Today, we’ll take a look at the design “theory” behind the wonderful world of Scottish golf course design. I’m talking about the old classic course. This includes all the old great courses in Scotland and Ireland, as well as notable US courses such as Cyprus Point and Augusta National. The man behind many of these classics is a famous architect. Dr. Alister Mackenzie.
I highly recommend reading his 1920 book Golf Architecture: The Economics of Course Construction and Greenkeeping‘. In my opinion, no one should be allowed to design a course until they have read and understood this book. It’s as much about the game of golf and its role in society as it is about golf course design. If you read this book, you will find that these two concepts of his are closely related to his MacKenzie.
Here’s what I remember from this book. Golf courses should be designed to be challenging and enjoyable for both amateurs and professionals. Imagine a course that Tiger and I could play and enjoy in our own way. There are not many US courses that fit that description.For those who have seen open championship You know what Doctor of Honor meant at St Andrews many years ago. Any of us could play that course and have a blast.
Dr. MacKenzie believed that most holes required different ways of playing with different combinations of risk and reward. Many Scottish holes have multiple “fairways” to the green. Even if you tee off at the hole, you may not see your playing partner until you reach the green.
In Mackenzie’s book he mentions that Bobby Jones said it was a woman who played number 15 on the Old Course. But you get the idea. Imagine Tiger Woods saying Jane Doe will play the 15th hole better than anyone else on the Baltasroll. For St Andrews, I give credit to women and golf course designers.
Understanding Scottish Golf Course Design
There are many world-class US pros who ‘didn’t understand’ Scottish golf course design the first few times. Then the light bulb went out and they fell in love with them. Tom Watson is a perfect example. The old course at St Andrews is a typical case. There are so many options on each hole and when you throw in all the weather variations you will find that you can play the course every day without getting bored.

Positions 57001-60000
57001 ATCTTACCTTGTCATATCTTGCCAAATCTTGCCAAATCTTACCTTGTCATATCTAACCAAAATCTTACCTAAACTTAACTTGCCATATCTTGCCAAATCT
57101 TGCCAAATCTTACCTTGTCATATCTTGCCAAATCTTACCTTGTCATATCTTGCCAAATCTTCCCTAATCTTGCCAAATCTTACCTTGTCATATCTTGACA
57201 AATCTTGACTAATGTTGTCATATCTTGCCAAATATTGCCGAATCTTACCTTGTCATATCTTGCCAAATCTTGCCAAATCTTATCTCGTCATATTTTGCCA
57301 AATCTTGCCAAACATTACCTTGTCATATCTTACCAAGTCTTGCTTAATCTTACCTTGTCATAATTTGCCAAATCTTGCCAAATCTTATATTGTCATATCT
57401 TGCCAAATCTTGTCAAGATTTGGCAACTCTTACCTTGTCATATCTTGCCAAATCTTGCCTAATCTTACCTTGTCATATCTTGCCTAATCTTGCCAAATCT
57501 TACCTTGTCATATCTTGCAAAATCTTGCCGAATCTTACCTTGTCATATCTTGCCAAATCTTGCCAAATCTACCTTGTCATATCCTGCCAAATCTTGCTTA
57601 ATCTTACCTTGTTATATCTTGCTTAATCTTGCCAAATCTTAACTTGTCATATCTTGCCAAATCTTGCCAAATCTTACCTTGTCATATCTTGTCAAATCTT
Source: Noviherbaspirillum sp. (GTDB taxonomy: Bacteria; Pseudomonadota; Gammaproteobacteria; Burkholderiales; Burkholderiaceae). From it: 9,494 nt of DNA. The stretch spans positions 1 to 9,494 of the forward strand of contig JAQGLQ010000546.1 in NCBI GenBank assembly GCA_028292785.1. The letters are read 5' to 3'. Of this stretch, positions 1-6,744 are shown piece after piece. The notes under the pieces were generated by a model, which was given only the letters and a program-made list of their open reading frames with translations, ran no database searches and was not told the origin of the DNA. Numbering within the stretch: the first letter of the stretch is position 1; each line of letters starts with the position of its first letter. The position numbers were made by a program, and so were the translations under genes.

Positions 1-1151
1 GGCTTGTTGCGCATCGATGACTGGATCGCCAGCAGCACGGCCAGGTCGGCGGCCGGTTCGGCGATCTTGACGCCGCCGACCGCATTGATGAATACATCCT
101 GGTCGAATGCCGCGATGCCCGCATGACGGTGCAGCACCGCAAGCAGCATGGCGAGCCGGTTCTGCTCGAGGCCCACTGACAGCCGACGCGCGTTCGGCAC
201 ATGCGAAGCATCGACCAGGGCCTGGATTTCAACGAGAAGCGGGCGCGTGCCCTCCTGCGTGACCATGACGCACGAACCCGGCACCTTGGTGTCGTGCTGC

Dr. Mackenzie designed before all large earthmoving equipment was invented. He had to adapt the course to the natural arrangement of the land. He had to figure out where Mother Nature had already placed the hole. And they didn’t try to flatten the fairway. Little ripples, swells and swells remained. This in itself adds a whole new dimension to the game. You really have to learn how to hit the ball in any situation, not just on well-manicured flat grass.
leave my golf ball alone
And the early Scots didn’t believe in keeping the golf ball away from you. They thought you should be able to play rounds with the same ball. We’ve designed a lot of places where you don’t want to hit the , but a penalty isn’t a lost ball. Your penalty is that you must descend into the “coffin” and play backwards.
Just by looking at the name of the hole and its distinguishing features in Scottish golf course design, you can see how much Scots love the name. Who hasn’t enjoyed Cartgate, Ginger Beer and Tom Morris? Admiral’s, The Beardies, principal’s nose“Hey Joe, how was your day?”
The Scots has a walkable course, with hundreds of variables per hole and is played under wildly changing weather conditions. You can use your putter from 20 yards from the green and there are bunkers where you can get lost and fun holes. You and Tiger
Add hospitality and scotch and you have the perfect formula for enjoying yourself on the golf course. I don’t know why modern architects don’t have the intelligence and/or guts to experiment with this combination. Need understanding. Build it and we’ll come!